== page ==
Governance and Compliance: Mitigate Risk in 6 Simple Steps

How can you be an innovative business when you need to ensure governance and compliance for every process hosted on your technology platform? It’s a difficult balancing act. In our recent survey of 500 business leaders, 92% reported at least one tension within their organization, with ‘innovation vs compliance’ and ‘process vs vision’ highlighted as complex areas.


The trick is to see these priorities as complementing, not competing with, each other. Then governance becomes a part of innovation, not an obstacle. Compliance is more than just about helping your company to avoid fines and mitigate risk. A compliance-first approach can build trust, save time and help you react quickly to changes in technology, laws or customer expectations.

grc governance.JPGIf you want to take your digital governance beyond simply adhering to regulation and use it to drive and unite your business, then you’re in luck! We’ve laid out six simple steps to follow so that you can make your business more secure, more efficient and more responsive.


Your 6 steps to digitize governance and compliance

1 – Take a compliance-first approach

A lot of companies suffer from trying to retrofit compliance. The truth is, this can leave them on the back foot. It’s also why compliance and governance are sometimes seen as a barrier to getting new approaches to market. But if you design compliance into your processes by default, you can mitigate risks without slowing projects down.

For example, automating processes not only ensures regulation but is also more efficient than manual processes. And by deploying an agile platform, you’ll always be ready to respond to new rules or new business needs. Speed’s important to business. But if new products, channels or processes don’t comply by design, a step forward can soon turn into two steps back.


2 – Get the complete picture

In our survey, system complexity ranks highly in the list of challenges for compliance. When the systems, data – and people – of an organization are fragmented, it’s hard to get a complete view. This makes it hard to ensure you comply with the rules you’re set by regulators – or those you set yourself, for that matter.

A digital business platform can wrap your existing IT systems and pull in data from all of them. With this in place, you see the full story. You can then model and evolve processes to make compliance an integral part of how your organization does business. 


3 – Don’t leave your legacy. Take it with you.

legacy system GRC.JPGYour data doesn’t have to be in one place, as long as you can see it in one place. There’s no need to rip and replace IT when you can access the information you need in the way that you want.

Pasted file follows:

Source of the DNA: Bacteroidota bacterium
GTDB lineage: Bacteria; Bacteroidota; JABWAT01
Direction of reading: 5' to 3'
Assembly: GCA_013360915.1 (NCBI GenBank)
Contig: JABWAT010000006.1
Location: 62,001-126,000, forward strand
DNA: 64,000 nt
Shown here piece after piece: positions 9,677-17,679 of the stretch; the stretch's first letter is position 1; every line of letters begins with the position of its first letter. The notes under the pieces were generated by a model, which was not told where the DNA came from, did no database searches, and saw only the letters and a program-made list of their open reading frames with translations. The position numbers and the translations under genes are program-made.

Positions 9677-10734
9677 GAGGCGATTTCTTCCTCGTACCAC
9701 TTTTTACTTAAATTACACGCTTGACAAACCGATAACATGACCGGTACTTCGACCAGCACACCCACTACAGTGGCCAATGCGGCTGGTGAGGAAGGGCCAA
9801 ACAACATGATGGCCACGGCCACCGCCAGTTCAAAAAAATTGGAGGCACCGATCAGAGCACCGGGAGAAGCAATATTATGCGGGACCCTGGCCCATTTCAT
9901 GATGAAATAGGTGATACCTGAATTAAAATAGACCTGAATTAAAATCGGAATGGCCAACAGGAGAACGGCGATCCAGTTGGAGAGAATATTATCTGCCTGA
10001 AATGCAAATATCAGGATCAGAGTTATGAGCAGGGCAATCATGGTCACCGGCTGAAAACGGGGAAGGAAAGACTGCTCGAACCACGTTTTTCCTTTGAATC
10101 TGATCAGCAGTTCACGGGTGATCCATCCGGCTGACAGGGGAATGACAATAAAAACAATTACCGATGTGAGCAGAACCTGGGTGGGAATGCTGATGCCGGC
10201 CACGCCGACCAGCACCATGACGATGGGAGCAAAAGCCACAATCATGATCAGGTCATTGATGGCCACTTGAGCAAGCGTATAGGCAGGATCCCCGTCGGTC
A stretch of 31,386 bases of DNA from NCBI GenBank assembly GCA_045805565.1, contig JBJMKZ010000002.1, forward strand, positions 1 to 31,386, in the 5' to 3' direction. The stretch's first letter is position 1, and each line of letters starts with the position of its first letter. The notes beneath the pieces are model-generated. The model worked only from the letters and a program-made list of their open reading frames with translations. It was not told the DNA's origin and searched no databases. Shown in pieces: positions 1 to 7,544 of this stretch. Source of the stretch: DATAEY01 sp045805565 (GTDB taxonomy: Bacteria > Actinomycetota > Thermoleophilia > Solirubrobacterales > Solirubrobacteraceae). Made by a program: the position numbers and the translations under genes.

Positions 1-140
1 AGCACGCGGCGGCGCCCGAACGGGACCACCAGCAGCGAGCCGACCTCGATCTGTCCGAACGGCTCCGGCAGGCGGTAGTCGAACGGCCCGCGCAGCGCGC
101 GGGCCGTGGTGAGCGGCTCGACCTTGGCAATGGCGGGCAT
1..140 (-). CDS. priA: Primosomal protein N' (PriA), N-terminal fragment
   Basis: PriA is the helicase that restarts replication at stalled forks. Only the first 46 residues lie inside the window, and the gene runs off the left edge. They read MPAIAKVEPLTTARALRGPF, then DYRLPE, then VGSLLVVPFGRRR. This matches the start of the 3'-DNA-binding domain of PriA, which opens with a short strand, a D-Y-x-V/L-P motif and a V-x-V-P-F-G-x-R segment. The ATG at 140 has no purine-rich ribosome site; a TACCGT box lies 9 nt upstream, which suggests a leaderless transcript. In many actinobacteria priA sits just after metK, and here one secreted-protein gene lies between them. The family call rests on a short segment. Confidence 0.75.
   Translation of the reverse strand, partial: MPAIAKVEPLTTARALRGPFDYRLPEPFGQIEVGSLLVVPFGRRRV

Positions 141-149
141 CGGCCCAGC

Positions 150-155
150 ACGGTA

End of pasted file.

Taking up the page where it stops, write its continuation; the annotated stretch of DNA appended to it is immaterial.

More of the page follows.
For example, you might have a legacy ERP system that holds important data but is hard to flex to the needs of your business. You can wrap it in a more agile digital business platform that’s still able to draw data out of your older system – or write data back to it.

An important principle is to free the value locked inside your legacy systems. To do this, identify the pain points. Then find out how to work around them.


4 – Start small. Scale quickly.

small breakthroughs grc.JPGTrying to change too much, too quickly can backfire. The most effective change often comes from small shifts. People pick up on this instinctively. It’s why 82% of our respondents think small digital breakthroughs create momentum.

There’s another argument for this kind of iterative improvement. You get to see what works best before you fully commit. You can then scale quickly once you know something has value.

This approach is also effective for executives who need to show success to justify funding for further initiatives. In today’s world, small successes are key to continued sponsorship.


5 – Unite the business

integrated approach grc.JPG

A lack of collaboration between departments is a common problem. Our research shows it is one of the main barriers to digital progress. It’s critical to overcome the issue, because real commercial impact comes from different parts of a business working as one.

The best digital leaders bring the right people together from across the business. But you need mechanisms in place to make this happen. This often means digital tools that give people a clear, shared view and enable them to co-experiment with ease and speed.


6 – Lead, but empower too

People seek digital leadership. In fact, 30% of all respondents chose ‘lack of digital leadership’ as their top challenge. But leadership doesn’t mean dictating exactly how to digitize. It means creating conditions in which people can put digital to work themselves.

Part of this involves education and skills. And part of it involves tools and giving people the freedom and space to experiment, collaborate and co-create. 82% said that they would like to be more self-sufficient with digital, so they can make a bigger impact on behalf of their function and their business. Give people the opportunity and they’ll take it.

The extra benefit of this kind of leadership? It reveals the people and projects that are already creating processes that make a real difference. You can then support them to add further value.

This article is based on a larger research report. So if you’d like to learn more about how to digitize your customer engagement strategy, why not download our complimentary report: ‘Make your Breakthrough in Governance & Compliance.’